The Pet Pigeon; a long-term companion who is affectionate, intelligent, and engaging

This is Mrs. Honor Pepperpot. Honor is a Valencian Figurita, the smallest breed of fancy pigeon. She has brought so much happiness to my life with her sunny disposition and gentle nature, and I just wanted to share why I think pigeons make such great pets.

Pigeons have REALLY big hearts:

Far from being a "one man bird", Honor displays sincere affection for me, my husband, her cuddly lion, her squeaky mouse, and loves to take care of her friends with copious amounts of affectionate preening. She'll follow us from room to room, join us in the bathroom when we're having a bath, and lay down on top of my computer monitor when I'm working. She gets excited when she sees us, flicks her wing tips against her tail and runs over to preen our fingers.

They are so quiet:

Unlike a lot of pet birds, all you'll hear from Honor is a variety of gentle coos. She does fly loudly; that familiar clatter noise that accompanies pigeon take-off. But she doesn't screech, scream, or insist that the whole house gets up at dawn.

They are unbelievably chill:

Honor has a very calm nature. She doesn't frighten easily and is gently curious about EVERYTHING. Even in the early days, when she wasn't tame yet, she was pretty chill about being held. Even when you need to do something she doesn't particularly like, nail trimming for example, she won't hold a grudge.

They aren't escape artists:

Despite being extremely intelligent and able to problem solve, Honor is very content in her cage when the door is closed. She doesn't have the dextrous physical capabilities of a parrot when it comes to her beak and feet. This means you don't have the initial outlay of buying a super strong, secure cage.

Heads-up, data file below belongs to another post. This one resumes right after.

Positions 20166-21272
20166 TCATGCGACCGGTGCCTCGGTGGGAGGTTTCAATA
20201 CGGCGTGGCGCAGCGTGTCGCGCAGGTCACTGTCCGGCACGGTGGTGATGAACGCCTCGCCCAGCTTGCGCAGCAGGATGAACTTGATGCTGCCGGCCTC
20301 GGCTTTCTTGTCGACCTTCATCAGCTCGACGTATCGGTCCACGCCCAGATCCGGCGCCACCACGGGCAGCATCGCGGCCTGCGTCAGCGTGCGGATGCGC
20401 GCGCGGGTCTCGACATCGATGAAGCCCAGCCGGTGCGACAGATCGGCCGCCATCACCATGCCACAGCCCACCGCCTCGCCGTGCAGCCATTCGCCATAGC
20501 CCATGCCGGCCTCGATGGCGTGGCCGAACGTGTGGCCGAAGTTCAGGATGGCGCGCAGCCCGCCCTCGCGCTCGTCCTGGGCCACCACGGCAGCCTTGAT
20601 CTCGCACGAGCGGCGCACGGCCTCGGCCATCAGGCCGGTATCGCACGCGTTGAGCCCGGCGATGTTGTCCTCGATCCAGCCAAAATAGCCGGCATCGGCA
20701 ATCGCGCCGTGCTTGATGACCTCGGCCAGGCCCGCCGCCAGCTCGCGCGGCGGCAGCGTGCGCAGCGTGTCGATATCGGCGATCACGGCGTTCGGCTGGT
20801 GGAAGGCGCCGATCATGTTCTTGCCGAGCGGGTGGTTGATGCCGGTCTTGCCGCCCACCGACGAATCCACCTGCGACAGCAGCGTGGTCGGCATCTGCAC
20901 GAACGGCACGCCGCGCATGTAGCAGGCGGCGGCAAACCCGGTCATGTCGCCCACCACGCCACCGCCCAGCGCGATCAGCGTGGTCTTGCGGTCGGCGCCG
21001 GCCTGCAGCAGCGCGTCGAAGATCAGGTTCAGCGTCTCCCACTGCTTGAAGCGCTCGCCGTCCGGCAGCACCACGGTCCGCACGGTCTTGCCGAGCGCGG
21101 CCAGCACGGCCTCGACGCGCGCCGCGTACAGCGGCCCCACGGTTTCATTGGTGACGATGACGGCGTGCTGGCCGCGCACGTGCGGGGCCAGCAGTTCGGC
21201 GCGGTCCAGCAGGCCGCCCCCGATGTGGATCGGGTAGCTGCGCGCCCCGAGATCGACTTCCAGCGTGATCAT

They aren't destructive:

Pigeons don't need to chew or destroy. They don't have powerful beak muscles that demand exercise. Honor enjoys exploring and tapping things with her little beak, and her toys are preened and carried about on a regular basis.

Pigeon poo cleans up really easily:

This one doesn't really need a further explanation but it's true. Out of all of the pet birds I've ever had, pigeon poo is by far the easiest to clean.

They have a homing ability:

Some varieties of pigeon more than others, but, chances are that if your pigeon accidentally gets out, they'll stay in the area and, if not, they'll probably still be back for tea.

They'll tame down easily at any age:

I got Honor when she was three years old. She'd lived in an outdoor aviary and hadn't really been handled much. It took only a couple of days for her to become interested in me, and within a week she was flirting and dancing whenever she saw me. Within two weeks she'd follow me if I went into the next room. Within a month she'd happily sit on me and preen my hair or skin.

Finally, and perhaps most importantly, sourcing a pet pigeon responsibly is dead easy:

Unlike a huge majority of parrot species, pigeons have been bred domestically for hundreds of years and are well adapted to living with humans. Knowledgable, passionate people up and down the country keep and breed flocks of pigeons, and are generally happy to sell excess birds. Pigeons breed well and take superb care of their young, and only in an emergency situation are squabs pulled from the nest to be handraised - so almost all young pigeons are raised by their parents. This means that generally pigeons don't suffer the behavioural problems and cerebral damage caused by mal-imprinting on a different species.

There is a really good article on the disastrous long term psychological effects of parental deprivation (hand rearing) and flight deprivation (wing clipping) here:

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